In spite of the inclement conditions, the SAIL campaign is going smoothly. Data continue to be collected, with 145 current data products and counting. Measurements of precipitation, aerosols, winds, radiation, and atmospheric thermodynamics show exactly how large-scale circulation translates to local precipitation and down to the snowpack. In addition, ARM twice deployed the tethered balloon system this winter, in spite of the snowdrifts.

Clearly, the scientific community has no shortage of precipitation events to explore. Also, researchers Allison Aiken and Maria Zawadowicz are leading the science for aerosol data collection and will unpack these data to understand not just aerosols at the surface, but also their vertical distribution and what that means for aerosol processes in complex terrain.

There is a growing number of scientists looking at SAIL data. The late fall and early winter featured several opportunities for SAIL researchers to connect with the scientific community and share data and preliminary findings. They included:

Meanwhile, DOE Office of Science Director Asmeret Berhe wrote a blog about SAIL and related DOE fieldwork in Colorado, and Atmospheric System Research (ASR) promoted a call to fund SAIL science.

In addition, the SAIL campaign continues to advance and also benefit from current partnerships.

SAIL is hosting over a dozen guest instruments to complement data from ARM’s instruments.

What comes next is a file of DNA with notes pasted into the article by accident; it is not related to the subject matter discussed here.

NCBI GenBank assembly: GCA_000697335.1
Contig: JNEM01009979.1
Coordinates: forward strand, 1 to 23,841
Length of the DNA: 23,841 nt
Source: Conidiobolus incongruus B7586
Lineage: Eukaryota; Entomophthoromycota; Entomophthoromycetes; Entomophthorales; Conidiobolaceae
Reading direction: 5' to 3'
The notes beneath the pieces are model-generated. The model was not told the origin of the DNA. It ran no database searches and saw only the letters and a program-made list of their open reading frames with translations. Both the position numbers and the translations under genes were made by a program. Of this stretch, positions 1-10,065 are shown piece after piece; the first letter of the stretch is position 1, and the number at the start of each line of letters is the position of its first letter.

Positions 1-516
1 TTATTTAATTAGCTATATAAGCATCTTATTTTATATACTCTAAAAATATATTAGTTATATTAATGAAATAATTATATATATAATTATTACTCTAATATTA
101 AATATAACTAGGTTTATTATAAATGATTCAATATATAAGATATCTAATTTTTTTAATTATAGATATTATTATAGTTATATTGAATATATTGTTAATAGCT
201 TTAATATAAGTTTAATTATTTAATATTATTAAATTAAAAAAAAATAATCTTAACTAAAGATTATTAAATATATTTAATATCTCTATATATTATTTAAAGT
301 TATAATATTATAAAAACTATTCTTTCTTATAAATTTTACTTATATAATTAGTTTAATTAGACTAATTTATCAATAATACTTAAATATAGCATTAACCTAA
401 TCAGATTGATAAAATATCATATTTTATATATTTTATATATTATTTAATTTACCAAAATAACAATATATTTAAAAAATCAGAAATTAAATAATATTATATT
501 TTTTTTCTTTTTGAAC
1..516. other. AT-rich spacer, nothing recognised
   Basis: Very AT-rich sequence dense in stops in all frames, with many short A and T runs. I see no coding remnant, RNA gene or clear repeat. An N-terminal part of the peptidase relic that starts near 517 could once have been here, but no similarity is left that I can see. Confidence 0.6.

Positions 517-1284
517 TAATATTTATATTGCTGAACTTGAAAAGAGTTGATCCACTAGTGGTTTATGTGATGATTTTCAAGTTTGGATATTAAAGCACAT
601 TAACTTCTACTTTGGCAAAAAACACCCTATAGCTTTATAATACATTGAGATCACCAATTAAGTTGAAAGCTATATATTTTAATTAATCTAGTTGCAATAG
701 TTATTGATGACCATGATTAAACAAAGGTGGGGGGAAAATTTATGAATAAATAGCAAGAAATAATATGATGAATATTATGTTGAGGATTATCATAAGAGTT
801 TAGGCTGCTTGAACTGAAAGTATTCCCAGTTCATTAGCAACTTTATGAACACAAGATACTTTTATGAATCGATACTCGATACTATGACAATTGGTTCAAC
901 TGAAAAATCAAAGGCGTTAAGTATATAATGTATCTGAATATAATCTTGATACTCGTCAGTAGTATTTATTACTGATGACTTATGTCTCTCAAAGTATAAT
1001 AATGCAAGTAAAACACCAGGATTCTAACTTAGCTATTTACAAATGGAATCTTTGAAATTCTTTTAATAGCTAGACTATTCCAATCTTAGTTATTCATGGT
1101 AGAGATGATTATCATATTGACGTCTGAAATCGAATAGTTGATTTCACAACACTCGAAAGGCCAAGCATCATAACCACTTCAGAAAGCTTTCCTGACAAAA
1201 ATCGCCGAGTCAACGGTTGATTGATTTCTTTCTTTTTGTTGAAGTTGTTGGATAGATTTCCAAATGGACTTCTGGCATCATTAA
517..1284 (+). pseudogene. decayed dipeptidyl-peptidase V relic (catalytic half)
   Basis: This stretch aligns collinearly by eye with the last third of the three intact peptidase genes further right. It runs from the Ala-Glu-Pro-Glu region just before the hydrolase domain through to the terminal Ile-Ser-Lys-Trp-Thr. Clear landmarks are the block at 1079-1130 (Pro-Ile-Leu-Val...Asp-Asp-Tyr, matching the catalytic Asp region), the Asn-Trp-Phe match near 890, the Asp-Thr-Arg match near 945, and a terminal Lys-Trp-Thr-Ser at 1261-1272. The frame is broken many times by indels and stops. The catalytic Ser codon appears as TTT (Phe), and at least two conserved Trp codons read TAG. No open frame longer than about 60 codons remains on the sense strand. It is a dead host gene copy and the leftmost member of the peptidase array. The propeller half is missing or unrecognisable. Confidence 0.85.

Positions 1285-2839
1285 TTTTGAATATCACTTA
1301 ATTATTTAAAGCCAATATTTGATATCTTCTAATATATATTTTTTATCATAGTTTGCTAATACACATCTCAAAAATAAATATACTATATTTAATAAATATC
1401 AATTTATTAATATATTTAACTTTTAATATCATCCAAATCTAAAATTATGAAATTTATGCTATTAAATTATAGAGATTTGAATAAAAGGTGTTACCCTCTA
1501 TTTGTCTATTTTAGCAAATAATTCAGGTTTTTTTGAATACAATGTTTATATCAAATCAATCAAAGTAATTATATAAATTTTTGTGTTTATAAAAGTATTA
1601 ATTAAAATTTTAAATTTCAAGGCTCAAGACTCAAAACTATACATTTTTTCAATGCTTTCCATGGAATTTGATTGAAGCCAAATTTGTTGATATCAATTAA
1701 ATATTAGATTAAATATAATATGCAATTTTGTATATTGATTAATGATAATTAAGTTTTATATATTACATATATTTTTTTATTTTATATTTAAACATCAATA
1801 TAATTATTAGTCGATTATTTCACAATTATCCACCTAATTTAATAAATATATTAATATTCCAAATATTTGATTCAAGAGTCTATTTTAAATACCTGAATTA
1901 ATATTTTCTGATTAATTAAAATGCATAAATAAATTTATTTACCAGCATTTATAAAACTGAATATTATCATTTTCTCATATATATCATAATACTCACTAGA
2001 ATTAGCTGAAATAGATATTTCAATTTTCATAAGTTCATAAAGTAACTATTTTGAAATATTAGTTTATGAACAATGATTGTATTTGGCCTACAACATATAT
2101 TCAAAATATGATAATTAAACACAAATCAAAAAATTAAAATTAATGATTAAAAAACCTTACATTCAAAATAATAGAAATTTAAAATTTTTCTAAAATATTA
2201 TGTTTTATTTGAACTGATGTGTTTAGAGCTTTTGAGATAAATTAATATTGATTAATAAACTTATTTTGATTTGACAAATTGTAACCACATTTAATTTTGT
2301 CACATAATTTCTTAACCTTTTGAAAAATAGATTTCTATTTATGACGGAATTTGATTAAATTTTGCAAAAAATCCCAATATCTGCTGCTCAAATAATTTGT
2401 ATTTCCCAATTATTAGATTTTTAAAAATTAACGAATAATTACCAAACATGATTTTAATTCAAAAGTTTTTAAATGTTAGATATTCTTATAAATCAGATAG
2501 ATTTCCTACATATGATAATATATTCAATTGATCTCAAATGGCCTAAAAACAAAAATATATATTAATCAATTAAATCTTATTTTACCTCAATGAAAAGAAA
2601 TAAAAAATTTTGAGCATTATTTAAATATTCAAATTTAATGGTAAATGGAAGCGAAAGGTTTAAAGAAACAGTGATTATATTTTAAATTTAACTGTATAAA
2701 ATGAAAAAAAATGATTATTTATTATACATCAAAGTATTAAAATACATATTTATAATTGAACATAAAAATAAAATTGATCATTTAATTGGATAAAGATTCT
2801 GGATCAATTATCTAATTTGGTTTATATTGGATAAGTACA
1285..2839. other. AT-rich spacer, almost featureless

The Watershed Function Scientific Focus Area works very closely with the SAIL campaign, which has been important for this winter’s science-enabling activities such as shoveling snow and validating precipitation observations.

Personnel from the SAIL and Sublimation of Snow (SOS) campaigns fill in a snow pit at Kettle Ponds (SAIL S3 site and SOS main site) in March 2023.
Personnel from the SAIL and Sublimation of Snow (SOS) campaigns fill in a snow pit at Kettle Ponds (SAIL S3 site and SOS main site) in March 2023. Photo is courtesy of Daniel Feldman.

Near the SAIL instruments, the Study of Precipitation, the Lower Atmosphere and Surface for Hydrometeorology (SPLASH) and the Sublimation of Snow (SOS) campaign continue to collect complementary atmospheric and surface state measurements.

SOS is also using SAIL data: Wind fields measured by SAIL have been critical for constraining mountain-valley circulations to contextualize the SOS observations.

But the icy grip of winter may start to loosen in the next few weeks.

On the horizon, the changing of the seasons looms. There are forecasts of major dust storms and hints that the albedo of the snow will drop dramatically as aerosols. SAIL’s Aerosol Observing System, for example, recorded an epic dust event April 4, just after the Geostationary Operational Environmental Satellite (GOES) showed major dust plumes across the Rockies.

A plot of aerosol total light scattering coefficients and aerosol light backscattering coefficients shows a peak on April 4, 2023, indicating a dust event at the site.
The nephelometer measuring light scattered by aerosols at SAIL’s S2 site records a major dust event April 4, 2023.

So stay tuned, but if you’re heading to SAIL, don’t forget your ski gear. Based on April 1 snowpack, the current estimate is that you will still have to ski to SAIL in early June! And melt-out could be pretty wild, but welcome as the melt fills the parched reservoirs of the West!